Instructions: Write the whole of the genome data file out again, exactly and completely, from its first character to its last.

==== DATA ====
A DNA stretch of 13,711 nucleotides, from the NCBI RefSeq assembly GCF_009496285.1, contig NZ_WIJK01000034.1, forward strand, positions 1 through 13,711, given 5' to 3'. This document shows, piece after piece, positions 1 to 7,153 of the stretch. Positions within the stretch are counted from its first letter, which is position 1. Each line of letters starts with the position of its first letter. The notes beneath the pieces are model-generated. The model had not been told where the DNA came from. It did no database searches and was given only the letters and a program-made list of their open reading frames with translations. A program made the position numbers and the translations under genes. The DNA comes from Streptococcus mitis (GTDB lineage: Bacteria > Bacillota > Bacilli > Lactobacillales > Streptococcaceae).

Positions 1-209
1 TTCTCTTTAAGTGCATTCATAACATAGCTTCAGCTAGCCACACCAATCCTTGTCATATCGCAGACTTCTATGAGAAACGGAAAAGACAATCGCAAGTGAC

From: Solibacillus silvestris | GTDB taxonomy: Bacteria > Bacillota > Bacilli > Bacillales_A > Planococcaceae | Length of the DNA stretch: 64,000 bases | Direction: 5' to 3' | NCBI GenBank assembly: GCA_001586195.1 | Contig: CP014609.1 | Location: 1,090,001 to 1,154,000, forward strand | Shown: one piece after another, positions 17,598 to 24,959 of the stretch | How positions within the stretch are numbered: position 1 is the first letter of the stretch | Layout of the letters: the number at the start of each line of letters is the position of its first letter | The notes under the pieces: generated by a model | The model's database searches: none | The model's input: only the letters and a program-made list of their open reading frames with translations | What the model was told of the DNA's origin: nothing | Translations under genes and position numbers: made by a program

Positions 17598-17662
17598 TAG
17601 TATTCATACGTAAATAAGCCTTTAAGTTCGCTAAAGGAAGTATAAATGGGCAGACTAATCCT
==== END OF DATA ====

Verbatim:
A DNA stretch of 13,711 nucleotides, from the NCBI RefSeq assembly GCF_009496285.1, contig NZ_WIJK01000034.1, forward strand, positions 1 through 13,711, given 5' to 3'. This document shows, piece after piece, positions 1 to 7,153 of the stretch. Positions within the stretch are counted from its first letter, which is position 1. Each line of letters starts with the position of its first letter. The notes beneath the pieces are model-generated. The model had not been told where the DNA came from. It did no database searches and was given only the letters and a program-made list of their open reading frames with translations. A program made the position numbers and the translations under genes. The DNA comes from Streptococcus mitis (GTDB lineage: Bacteria > Bacillota > Bacilli > Lactobacillales > Streptococcaceae).

Positions 1-209
1 TTCTCTTTAAGTGCATTCATAACATAGCTTCAGCTAGCCACACCAATCCTTGTCATATCGCAGACTTCTATGAGAAACGGAAAAGACAATCGCAAGTGAC

From: Solibacillus silvestris | GTDB taxonomy: Bacteria > Bacillota > Bacilli > Bacillales_A > Planococcaceae | Length of the DNA stretch: 64,000 bases | Direction: 5' to 3' | NCBI GenBank assembly: GCA_001586195.1 | Contig: CP014609.1 | Location: 1,090,001 to 1,154,000, forward strand | Shown: one piece after another, positions 17,598 to 24,959 of the stretch | How positions within the stretch are numbered: position 1 is the first letter of the stretch | Layout of the letters: the number at the start of each line of letters is the position of its first letter | The notes under the pieces: generated by a model | The model's database searches: none | The model's input: only the letters and a program-made list of their open reading frames with translations | What the model was told of the DNA's origin: nothing | Translations under genes and position numbers: made by a program

Positions 17598-17662
17598 TAG
17601 TATTCATACGTAAATAAGCCTTTAAGTTCGCTAAAGGAAGTATAAATGGGCAGACTAATCCT